I started writing this at Nationals.* Ingrid was judging, so I tagged along. I came one match short of grinding in – but I lost that match, and the whole format (Type 2 w/ Skullclamp) is dead anyway, so I’ll skip the tourney report. Instead, I’ll talk about netdecking and the performance of netdecks. I’ll throw in some Magic the Puzzling stuff, and finish with an overview of the MD5 metagame so far.
During the run-up to U.S. Regionals and Nationals, I spent a lot of time looking at the decks that won big events around the world. I also read a lot of posts on various forums where people dumped on decks they”beat consistently” or could not get to perform. I have some thoughts on that. Since the next Constructed PTQ season is just starting, those thoughts are just as relevant, and I’ll provide some examples from MD5.
I’ll bury pieces of my tournament reports in the discussion. Beats wasting them.
In every Constructed format I can recall, there have been control decks, occasional combo decks and beatdown decks. The control decks have often been the best around (Maher Oath, Slide, etc. ad nauseum), but the average netdecker has always had better results with the beatdown decks.
The simplest reason for that is that it is easier to play beatdown decks appropriately. Take Ravager Affinity, for example: you beat with it. If you netdeck a control deck, you need to understand how to play each matchup – with beatdown, you just attack. Take the block mono-Green versus Affinity matchup. In that matchup, Affinity is always the attacker, mono-Green the control deck. The Affinity player has an easy task – explode, then beat with a flier and Cranial Plating. The control player has more decisions to make. Do you hit lands or other artifacts? Hold the Oxidize or blow it now? etc.
It is far easier to misplay a control deck than to misplay a beatdown deck. Moreover, misplaying a control deck is more likely to be lethal than misplaying a beatdown deck. This was especially true in Skullclamp Standard, where the power of Goblins and Ravager Affinity allowed people to misplay constantly and still win. I cannot begin to count how often I saw an Affinity player screw up and still win. The decks were so broken that trained monkeys could have taken them to 3-3 records in most events. Poorly-trained monkeys, at that.
The decks that get the shortest shrift from netdeckers and those scouring the net for tech are the subtle decks – the ones with a ton of specialized interactions. Those decks are only good if you play them up to their full potential – and that full potential is really hard to discover.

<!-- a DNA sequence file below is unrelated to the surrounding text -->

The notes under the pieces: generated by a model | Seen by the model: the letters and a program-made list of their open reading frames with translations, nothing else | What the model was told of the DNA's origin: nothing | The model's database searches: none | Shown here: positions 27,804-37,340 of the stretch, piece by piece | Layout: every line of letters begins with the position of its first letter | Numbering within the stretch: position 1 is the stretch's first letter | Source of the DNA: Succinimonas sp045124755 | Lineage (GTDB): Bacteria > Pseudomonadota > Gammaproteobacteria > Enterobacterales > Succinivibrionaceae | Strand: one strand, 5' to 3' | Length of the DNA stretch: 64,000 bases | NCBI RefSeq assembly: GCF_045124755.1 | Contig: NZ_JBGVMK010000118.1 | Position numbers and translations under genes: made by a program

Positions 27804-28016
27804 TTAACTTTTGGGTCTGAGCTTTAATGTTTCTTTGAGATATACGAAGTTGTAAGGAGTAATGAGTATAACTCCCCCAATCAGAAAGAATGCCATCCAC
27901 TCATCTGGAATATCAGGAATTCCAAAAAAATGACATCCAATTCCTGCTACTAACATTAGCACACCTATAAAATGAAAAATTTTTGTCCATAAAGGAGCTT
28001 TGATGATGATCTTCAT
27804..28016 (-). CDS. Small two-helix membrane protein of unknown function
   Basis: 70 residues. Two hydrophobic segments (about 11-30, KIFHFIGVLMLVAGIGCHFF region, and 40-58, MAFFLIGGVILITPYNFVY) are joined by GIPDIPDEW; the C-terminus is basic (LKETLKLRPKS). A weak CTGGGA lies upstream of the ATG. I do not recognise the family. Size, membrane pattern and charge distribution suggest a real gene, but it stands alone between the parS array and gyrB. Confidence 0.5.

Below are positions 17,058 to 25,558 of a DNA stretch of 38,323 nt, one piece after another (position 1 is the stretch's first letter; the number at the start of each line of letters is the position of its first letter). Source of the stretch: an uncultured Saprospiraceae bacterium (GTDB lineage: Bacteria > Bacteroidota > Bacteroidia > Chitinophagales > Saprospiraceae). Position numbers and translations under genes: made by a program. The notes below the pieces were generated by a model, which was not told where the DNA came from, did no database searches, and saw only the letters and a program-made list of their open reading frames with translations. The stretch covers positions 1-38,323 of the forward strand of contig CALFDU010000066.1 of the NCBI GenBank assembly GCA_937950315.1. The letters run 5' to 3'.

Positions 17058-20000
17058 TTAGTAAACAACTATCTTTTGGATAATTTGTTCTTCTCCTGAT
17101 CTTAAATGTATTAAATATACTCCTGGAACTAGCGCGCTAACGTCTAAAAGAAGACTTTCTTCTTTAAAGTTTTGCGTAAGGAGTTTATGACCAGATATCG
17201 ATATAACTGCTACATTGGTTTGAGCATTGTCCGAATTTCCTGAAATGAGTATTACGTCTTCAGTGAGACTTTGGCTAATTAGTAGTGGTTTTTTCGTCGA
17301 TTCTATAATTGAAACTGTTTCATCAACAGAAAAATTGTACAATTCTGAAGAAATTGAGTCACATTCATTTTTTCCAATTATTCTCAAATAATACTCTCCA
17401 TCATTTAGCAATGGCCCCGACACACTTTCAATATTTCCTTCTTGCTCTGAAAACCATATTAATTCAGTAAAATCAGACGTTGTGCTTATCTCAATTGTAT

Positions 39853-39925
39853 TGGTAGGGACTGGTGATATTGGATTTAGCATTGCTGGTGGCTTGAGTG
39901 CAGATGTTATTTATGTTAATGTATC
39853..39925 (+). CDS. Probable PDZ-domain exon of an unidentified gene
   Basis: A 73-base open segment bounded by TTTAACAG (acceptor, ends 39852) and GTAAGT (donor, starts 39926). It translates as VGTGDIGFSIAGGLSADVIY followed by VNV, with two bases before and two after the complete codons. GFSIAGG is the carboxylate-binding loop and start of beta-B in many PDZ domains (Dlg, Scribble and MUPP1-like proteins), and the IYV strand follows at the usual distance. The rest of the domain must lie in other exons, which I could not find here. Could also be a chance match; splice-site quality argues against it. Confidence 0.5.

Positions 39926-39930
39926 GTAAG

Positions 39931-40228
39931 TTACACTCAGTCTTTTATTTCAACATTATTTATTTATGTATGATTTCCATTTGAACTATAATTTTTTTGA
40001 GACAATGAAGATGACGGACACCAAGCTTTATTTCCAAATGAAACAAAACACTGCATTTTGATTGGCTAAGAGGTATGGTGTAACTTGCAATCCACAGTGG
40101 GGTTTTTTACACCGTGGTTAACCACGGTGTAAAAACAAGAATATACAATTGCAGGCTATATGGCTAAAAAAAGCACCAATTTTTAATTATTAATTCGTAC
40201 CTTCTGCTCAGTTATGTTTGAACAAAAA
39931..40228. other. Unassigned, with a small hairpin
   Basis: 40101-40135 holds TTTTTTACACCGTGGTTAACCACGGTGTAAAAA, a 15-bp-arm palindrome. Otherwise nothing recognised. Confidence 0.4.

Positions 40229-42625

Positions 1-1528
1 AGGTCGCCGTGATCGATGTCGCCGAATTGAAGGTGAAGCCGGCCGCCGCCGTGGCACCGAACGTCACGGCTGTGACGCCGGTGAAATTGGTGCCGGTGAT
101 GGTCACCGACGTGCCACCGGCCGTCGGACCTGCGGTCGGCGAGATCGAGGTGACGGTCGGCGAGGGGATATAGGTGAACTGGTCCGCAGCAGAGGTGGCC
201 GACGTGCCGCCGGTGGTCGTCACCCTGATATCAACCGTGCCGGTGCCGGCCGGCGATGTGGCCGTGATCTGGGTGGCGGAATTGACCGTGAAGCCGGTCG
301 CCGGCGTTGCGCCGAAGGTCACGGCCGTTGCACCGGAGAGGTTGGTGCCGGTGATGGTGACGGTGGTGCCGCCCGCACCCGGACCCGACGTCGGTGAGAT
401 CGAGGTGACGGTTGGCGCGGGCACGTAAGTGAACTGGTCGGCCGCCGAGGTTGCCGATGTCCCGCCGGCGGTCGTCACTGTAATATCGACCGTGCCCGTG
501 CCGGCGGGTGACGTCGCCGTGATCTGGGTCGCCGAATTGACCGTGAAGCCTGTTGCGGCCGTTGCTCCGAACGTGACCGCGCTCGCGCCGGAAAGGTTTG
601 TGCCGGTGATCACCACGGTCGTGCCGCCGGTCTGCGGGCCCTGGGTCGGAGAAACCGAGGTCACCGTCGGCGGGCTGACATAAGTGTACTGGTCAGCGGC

As an example, I played Crazy 26 Old (decklist below) in the grinder. Going in, I figured the strongest decks were Ravager and Goblins, and that Elf and Nail would get played, despite the bad matchup it has with Goblins. (Note: the splash Mountain version can sideboard Goblin Pyromancer – it actually works.) I was looking for something with Wrath, plus Silver Knights and something to hose Ravager. I was nervous about MWC, first because I figured that most decks would have a way of killing old-tech Damping Matrix, and because I assumed some players might still squeeze Flashfires into their sideboards.
Here’s the deck.
Crazy 26 Old
Tomohiro Yokosuka, Japanese Nationals T8
4 Elfhame Palace
4 Windswept Heath
1 Flooded Strand
1 Grand Coliseum
3 Pristine Angel
3 Viridian Shaman
4 Silver Knight
4 Krosan Tusker
2 Solemn Simulacrum
3 Renewed Faith
4 Wrath of God
3 March of the Machines
2 Pulse of the Fields
1 Mycosynth Lattice (wow – is this good!)
2 Mycosynth Lattice
1 Pulse of the Fields
4 Wing Shards
2 Tooth and Nail
I started to do what a lot of people do with netdecks – I tweaked the build a bit. But then I realized that I kept finding new interactions in the deck, and that the designer had had a lot more time than me to build the decklists, so I played it almost card for card. The mana looks like an unholy mess, but I wasn’t color screwed once in six rounds – mana screwed early, but not color screwed.
Yes, there are reasons for Krosan Tusker over Solemn Sims, and so forth. I debated Grand Coliseum / City of Brass, but I think that’s right, too. The main change I made was to include one Darksteel Colossus in the sideboard as a Tooth target, and it won me some games. Other than that, the deck – janky as it looks – was built correctly. Before you dismiss it, remember that it won at Japanese Nationals, and took me (me!) five sixths of the way through the grinder. Then remember what I said about netdeckers misunderstanding interactions.
Here’s one example of some interactions: side events – I’m playing against a mono-White control player who won game one. He mulligans, and cycles a Dragon. Turn 6, I hit my sixth land and drop Lattice. He misses his fifth land drop, again, having just two Plains, a Temple of the False God and a Cloudpost. I untap, then play two Shamans, killing both his Plains, then show him the Oxidize. He concedes.
When you first scanned the decklist, did you see the potential to mana screw an opponent via the ten maindeck artifact kill spells? Hopefully you spotted the fact that having March out, then casting Wrath and Lattice means you have not only cast Armageddon, but have an invisible Meddling Mage naming”lands” and a 6/6 beater as well.
It’s all about the interactions.